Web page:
Another year passed, with life progressing and holding still at the same time: James and Stephanie adopted a dog, traveled together, and continued building a shared life, all the while grappling with Stephanie’s mom’s declining health. By autumn 2019, she was moved into palliative care. James knew two things with relative certainty: he wanted to marry Stephanie, and he wanted her mother to know that.
“It was the weekend before she passed,” he recalls. He was with Stephanie and her family, visiting with her mother. At the end of the day, he let everyone else leave the room and sat down to speak with her mother privately. “I told her I planned to propose, and asked if she’d be okay with that. And I tried to give her some peace of mind by letting her know Stephanie was going to be alright, and I was going to be there for her.” Verbal communication was difficult at that point, but Stephanie’s mother was visibly cheered by these words. Days later, shortly before she died, she told Stephanie how happy she was for them.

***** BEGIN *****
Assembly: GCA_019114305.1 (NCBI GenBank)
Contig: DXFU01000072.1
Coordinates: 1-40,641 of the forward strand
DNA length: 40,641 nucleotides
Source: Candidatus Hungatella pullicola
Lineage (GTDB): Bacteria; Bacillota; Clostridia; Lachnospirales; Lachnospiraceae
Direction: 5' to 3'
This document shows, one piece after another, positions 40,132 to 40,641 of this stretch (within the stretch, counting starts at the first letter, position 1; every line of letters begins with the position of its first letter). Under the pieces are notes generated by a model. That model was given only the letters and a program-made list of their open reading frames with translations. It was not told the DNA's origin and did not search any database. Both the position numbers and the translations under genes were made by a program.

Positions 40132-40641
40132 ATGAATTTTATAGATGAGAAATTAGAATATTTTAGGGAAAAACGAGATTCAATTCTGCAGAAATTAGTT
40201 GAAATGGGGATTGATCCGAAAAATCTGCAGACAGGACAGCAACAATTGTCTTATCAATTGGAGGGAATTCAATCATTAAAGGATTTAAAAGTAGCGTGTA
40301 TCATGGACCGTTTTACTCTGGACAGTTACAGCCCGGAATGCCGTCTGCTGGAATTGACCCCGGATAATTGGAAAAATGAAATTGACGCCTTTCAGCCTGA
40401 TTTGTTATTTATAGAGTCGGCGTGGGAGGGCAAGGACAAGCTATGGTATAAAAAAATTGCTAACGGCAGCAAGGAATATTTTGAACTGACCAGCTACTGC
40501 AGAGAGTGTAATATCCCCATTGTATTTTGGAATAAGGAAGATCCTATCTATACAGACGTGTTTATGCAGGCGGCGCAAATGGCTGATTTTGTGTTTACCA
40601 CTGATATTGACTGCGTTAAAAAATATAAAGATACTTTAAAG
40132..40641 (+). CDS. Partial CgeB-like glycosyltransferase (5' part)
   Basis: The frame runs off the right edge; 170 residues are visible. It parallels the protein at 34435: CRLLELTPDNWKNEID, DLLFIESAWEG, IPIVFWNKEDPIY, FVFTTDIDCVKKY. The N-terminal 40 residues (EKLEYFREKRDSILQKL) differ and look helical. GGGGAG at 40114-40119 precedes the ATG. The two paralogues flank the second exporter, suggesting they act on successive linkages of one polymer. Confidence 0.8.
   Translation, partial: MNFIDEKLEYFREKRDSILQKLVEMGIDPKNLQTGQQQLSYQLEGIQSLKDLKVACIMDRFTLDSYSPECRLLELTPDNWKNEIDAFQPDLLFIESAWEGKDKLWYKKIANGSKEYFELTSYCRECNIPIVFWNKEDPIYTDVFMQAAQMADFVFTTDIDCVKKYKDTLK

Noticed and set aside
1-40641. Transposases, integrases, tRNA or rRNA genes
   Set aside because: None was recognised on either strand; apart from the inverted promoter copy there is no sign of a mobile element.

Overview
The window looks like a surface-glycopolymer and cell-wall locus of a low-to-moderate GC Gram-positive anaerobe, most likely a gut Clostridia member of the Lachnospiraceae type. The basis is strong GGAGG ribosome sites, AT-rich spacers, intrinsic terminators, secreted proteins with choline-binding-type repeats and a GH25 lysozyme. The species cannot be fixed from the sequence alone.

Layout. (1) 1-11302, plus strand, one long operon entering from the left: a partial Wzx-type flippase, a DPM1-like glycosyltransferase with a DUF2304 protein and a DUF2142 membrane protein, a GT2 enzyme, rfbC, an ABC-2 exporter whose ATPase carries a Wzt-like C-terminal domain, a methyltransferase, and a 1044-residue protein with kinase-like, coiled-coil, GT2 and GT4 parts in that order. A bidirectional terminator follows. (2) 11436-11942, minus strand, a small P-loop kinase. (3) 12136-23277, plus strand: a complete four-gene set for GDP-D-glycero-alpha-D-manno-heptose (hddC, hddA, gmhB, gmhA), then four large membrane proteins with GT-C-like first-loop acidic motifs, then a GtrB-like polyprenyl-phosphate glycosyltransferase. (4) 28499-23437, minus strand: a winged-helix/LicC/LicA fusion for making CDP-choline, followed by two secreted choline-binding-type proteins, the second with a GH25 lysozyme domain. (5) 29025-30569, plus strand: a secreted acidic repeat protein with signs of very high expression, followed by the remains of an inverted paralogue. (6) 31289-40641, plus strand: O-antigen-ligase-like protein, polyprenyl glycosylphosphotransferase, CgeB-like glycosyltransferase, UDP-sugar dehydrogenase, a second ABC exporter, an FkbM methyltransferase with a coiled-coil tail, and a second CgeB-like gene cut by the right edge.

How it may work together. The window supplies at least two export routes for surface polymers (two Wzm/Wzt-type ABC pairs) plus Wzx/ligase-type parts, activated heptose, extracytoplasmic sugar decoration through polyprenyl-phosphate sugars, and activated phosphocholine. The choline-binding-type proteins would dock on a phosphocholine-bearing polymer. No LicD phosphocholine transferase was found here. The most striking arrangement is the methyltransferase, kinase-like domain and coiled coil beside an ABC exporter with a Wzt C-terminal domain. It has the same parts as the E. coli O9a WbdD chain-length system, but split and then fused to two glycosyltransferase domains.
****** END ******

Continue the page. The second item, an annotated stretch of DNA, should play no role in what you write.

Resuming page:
That December, the couple flew to Scotland to spend Christmas with James’s family. James took Stephanie for a brief getaway to the island of Islay off the country’s west coast, and there, he formally popped the question. Due to the COVID-19 pandemic, they married privately in the summer of 2020, postponing the celebration until the following year, when James’ family were able to join them. This summer, they celebrated another joyful milestone: the birth of their first child.
So much has happened since Stephanie and James first met that evening in 2017. But the core values they share remain steadfast, and even stronger than before. “These past two years of marriage have underscored what’s really important,” says James. And to both James and Stephanie, what’s important is family and each other. “So much has changed since we met—we fell in love, my mom passed away, we got married, I got pregnant—but at the same time, nothing has,” she says. “Our relationship was strong and secure to begin with. Marriage has just brought us closer, and made us fall even more in love.”